While Haredi political leaders have vowed to restore those cuts, they must be rebuffed; government action is essential to turn around this dangerous trend. The numbers of Haredi unemployed surely would be even higher had not then-finance minister Benjamin Netanyahu instituted cuts in child allowances and yeshiva subsidies in 2003.

But simply cutting off benefits won’t address the root causes of non-employment, and is hardly the right step for a moral society. Israeli Arabs want to work, but are isolated from employment centers and discriminated against by employers; Arab women face the additional hurdle of living in a culture where female autonomy is suppressed. In far too many Haredi communities, full-time learning is prized above economic self-sufficiency — a relatively new phenomenon. Ben-David points out that 30 years ago, the rate of non-employment for Haredim was 21%. Now it is more than three times that amount.

Clearly what’s needed is a committed investment in education and social programs to provide the wherewithal for these significant minorities to integrate into the high-tech economy of Israel’s future. There truly is no time to lose. Ben-David estimates that if present growth rates continue, by 2040, 78% of Israel’s children will be studying in the Haredi or Arab education systems.

And if the fate of worldwide Jewry is tied to the fate of Israel, as we believe, then this stark situation — generally hidden from most Diaspora Jews — must not be ignored or denied. Ben-David has been amassing and analyzing this worrying economic data for years, but only recently put aside his concerns about going public because of the urgency of the message.

“This country is on an unsustainable long-term trajectory,” he warns. “We’re a very young country — if we educate our youth, the sky’s the limit. But we’re quickly reaching the point of no return. This is the only Jewish country we have. This better concern the Jewish people.”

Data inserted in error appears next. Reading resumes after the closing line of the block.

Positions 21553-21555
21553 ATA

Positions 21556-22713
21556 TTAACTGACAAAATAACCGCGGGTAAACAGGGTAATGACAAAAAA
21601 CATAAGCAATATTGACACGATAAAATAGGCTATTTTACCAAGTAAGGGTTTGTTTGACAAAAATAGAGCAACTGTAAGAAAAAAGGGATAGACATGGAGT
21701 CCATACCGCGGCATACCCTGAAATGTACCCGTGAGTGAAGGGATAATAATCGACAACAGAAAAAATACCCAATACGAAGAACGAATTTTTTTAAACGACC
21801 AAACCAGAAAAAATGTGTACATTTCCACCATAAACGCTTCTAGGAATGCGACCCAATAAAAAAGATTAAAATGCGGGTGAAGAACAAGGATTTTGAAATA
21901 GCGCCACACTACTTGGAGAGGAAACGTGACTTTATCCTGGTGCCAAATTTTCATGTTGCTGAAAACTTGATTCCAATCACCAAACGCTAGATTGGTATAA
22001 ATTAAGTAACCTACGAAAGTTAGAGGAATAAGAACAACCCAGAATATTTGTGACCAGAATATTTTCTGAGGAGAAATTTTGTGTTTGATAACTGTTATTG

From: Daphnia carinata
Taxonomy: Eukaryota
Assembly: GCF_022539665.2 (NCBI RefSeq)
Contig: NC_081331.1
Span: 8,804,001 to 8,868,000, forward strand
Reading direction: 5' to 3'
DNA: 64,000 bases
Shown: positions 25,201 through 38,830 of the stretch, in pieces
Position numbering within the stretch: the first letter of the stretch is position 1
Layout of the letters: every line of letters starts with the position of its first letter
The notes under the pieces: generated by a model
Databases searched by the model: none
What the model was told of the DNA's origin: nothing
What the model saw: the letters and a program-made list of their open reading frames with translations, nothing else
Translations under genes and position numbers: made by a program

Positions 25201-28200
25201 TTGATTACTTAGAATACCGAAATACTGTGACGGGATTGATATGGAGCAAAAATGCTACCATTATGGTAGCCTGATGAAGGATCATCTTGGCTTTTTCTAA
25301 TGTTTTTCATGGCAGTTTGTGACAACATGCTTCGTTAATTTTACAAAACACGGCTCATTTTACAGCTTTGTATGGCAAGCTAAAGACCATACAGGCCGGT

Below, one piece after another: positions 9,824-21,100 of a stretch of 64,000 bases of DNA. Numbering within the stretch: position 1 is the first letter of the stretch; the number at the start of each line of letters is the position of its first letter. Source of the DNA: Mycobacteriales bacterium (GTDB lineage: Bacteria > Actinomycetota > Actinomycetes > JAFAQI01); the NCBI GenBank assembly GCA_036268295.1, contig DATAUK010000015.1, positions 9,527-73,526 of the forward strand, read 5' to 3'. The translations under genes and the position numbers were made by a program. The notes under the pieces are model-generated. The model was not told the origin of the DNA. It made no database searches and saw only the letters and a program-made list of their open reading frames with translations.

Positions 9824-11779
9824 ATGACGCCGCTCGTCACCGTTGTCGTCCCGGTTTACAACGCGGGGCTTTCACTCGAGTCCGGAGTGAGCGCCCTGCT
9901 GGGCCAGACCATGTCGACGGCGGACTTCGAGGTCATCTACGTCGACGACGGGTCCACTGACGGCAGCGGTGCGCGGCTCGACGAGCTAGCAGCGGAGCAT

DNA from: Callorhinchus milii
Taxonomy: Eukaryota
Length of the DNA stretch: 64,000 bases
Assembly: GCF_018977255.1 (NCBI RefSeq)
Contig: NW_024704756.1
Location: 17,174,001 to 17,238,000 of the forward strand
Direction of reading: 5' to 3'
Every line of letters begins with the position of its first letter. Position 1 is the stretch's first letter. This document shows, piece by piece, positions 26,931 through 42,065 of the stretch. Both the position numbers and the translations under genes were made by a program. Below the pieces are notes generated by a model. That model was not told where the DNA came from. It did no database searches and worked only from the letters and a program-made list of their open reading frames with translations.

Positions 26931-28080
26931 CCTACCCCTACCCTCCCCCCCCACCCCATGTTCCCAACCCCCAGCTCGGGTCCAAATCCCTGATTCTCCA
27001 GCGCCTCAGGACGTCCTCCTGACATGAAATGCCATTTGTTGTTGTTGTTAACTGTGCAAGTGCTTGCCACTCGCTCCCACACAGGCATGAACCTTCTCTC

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Preceding provided by The Forward via the Trylon SMR Agency

Adventures in San Diego Jewish History, January 21, 1955, Part 3

August 22, 2010 Leave a comment

Compiled by San Diego Jewish World staff

Birdie Stodel Women Plan President’s Day
Southwestern Jewish Press, January 21, 1955, Page 5

Past Presidents met at the home of Mrs. David Schwartz to plan “Past Presidents’ Day” which will be held on Monday, Jan. 24, at the Beth Jacob Center. They will be hostesses at the luncheon to be held at 12:00 o’clock.  All past presidents will participate in the program of the day.

Over 25 members will be initiated on this day. The initiation will be headed by Mrs. Robert Siegel who will act as president, Mrs. Jennie Siner as counselor, Mrs. Harry Schwartz and Mrs. David Schwartz will give responses.  All other past Presidents will form a living Menorah.

This year’s class of initiates will be presented in honor of Past President Mrs. Harry Schwartz and Mrs. James Geller.

Mrs. Marco Ratner is in charge of table decorations.

Past President Mrs. Jeremiah Aronoff, who is in charge of affairs for the day, promises a long, pleasant social afternoon.

Mrs. Morrie Kraus, president, urges all members to attewnd.  Make reservations by calling any past presidents.

Don’t forget our chapter’s 26th anniversary will be celebrated in February.  Details and date to follow.

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J.W.V. News

Southwestern Jewish Press, January 21, 1955, Page 5

Members of San Diego Post 185 listened to a very interesting talk given by Bob Elliott, the newly named Padre manager, at their January 19th meeting. Elliott, who was introduced by his friend, Jerry Krakoff, told of his baseball career and his hopes for 1955.  The 40 and 8 organization of the American Legion were also present as guests of the Jewish War Veterans.

A committee of Past Commanders were appointed to choose a slate of officers to be elected in March.  Bud Samuels, Commander, has assigned the duties of Finance Officer to J. David Brooks until the next election.